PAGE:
A great example would be somebody like Harrison Ford who, on a movie like "Random Hearts," can carry away an enormous -- tens of millions of dollars -- fee. In order to cover that fee and the things that go with it, his trainer, his security people, everything else in the movie has got to be squeezed a little bit. You might have an actor like Peter Coyote in the same film being paid far less than he was paid for many, many roles across time.

It's the Peter Coyotes of the world, tremendously talented veterans who many viewers love to see, but [who] didn't take the leap up into hyperspace, who wind up paying for the people who did take that leap. It's interesting that, when you really think through movie economics, the villains honestly are not always the corporations. If you follow where the money goes, the money is very often going to your fellow talent, his agent and his lawyer. The money is very often driving around the streets in Beverly Hills, absorbed by the people who made a grab and got it. And then the corporation turns around and says, "I'm sorry, buddy, but you're going to have to pay for it."

What's the most fascinating trend you think we should keep our eye on?

Wow, that's a tough one. To me, the diminishment in the movie unit. ... Just watch how they will now slide into insignificance within the corporations that cover them. You can go back just two or three years ago and find that, let's say, Warner Brothers, its movie and TV operation within Time Warner -- who is already a merged gigantic corporation -- was accounting for about 35 percent of the company. It's probably down to about 25 percent, 20 percent at this point, or slightly over that of AOL Time Warner.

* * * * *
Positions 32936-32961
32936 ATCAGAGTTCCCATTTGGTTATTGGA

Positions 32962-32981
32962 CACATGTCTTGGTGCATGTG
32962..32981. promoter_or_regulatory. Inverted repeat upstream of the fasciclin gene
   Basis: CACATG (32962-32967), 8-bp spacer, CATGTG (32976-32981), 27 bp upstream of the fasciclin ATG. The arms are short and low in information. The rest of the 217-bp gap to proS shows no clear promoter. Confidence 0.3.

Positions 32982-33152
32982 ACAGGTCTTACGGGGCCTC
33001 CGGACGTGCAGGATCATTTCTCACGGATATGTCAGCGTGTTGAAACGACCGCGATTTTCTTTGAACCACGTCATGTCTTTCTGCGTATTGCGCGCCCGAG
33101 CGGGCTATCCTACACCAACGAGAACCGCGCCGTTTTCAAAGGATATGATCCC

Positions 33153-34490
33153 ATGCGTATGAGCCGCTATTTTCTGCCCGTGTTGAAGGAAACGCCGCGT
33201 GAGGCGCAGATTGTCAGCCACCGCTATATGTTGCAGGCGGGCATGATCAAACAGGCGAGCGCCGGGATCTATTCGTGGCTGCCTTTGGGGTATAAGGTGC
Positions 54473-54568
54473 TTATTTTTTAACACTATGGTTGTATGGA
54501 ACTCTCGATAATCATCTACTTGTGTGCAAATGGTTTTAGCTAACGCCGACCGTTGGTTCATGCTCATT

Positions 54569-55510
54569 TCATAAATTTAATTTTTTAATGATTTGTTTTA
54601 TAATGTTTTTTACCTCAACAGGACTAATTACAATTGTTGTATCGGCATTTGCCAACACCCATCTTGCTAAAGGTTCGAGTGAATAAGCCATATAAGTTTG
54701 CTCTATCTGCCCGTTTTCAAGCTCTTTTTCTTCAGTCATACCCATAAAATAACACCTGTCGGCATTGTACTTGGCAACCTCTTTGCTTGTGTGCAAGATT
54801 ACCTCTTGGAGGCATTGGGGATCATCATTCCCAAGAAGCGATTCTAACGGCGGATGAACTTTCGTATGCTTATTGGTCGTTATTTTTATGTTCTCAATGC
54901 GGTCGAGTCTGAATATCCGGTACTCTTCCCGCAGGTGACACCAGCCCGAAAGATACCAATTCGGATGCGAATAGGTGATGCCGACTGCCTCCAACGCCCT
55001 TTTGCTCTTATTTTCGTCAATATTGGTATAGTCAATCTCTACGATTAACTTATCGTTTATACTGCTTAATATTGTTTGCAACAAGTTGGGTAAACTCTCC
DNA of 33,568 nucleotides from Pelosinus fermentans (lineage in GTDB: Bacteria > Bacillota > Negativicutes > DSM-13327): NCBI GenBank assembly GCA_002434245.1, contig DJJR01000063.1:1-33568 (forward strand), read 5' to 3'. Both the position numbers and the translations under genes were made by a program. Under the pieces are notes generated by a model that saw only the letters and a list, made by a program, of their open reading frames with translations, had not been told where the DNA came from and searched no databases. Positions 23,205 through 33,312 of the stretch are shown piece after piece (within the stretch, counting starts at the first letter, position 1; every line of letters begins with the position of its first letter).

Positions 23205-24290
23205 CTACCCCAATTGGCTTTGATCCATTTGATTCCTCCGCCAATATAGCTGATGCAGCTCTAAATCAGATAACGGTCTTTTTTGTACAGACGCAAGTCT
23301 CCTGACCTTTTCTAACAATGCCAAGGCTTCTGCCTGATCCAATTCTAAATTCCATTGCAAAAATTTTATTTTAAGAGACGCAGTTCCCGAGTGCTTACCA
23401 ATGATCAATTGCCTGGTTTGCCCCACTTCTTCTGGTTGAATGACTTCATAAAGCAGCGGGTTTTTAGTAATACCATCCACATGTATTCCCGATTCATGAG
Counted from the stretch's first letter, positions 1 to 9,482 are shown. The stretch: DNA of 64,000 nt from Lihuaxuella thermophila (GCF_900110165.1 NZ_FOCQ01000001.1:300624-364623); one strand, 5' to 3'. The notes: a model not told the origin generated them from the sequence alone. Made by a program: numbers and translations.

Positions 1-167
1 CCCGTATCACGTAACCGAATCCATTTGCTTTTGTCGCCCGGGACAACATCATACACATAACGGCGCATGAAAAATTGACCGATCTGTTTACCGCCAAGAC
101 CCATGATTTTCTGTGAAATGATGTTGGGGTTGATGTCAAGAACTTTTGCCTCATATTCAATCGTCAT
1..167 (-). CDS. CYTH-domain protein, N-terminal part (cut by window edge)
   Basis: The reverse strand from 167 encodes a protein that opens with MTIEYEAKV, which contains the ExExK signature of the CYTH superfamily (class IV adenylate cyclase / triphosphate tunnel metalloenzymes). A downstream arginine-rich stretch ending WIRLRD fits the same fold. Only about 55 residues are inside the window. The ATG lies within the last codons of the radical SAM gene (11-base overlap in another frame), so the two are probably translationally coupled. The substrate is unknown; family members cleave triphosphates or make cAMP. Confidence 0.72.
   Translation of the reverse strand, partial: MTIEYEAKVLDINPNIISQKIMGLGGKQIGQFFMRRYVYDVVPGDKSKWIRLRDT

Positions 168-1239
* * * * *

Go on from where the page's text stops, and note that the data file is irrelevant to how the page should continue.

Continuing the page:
And I think there's every reason to believe that the heavy growth, once we get through the current economic hitch, will still be on the AOL side. That's got a lot of expansion potential still there, which means that that movie and television unit's going to recede down to 15 percent.

When Sony bought Columbia Pictures back in the late 1980s, they fully expected that movies, television and music together would wind up accounting for a huge portion of what they sold. I think they thought movies and TV were going to go to 25 percent of the corporate take. It stuck at around 7 percent. It's just never been able to get over that.

The growth levels inside of the movie business just aren't there anymore. And therefore, you're going to find that, every year, they are going to matter a tiny bit less. And the energy in the corporations, and even the energy in the culture is going to start shifting out and into other pursuits, other things. That could have a very interesting and positive impact on film. You could very easily get back to a position that we enjoyed in 1969 and 1970, when movies weren't so lucrative, and therefore the people who made them were freer to make them better.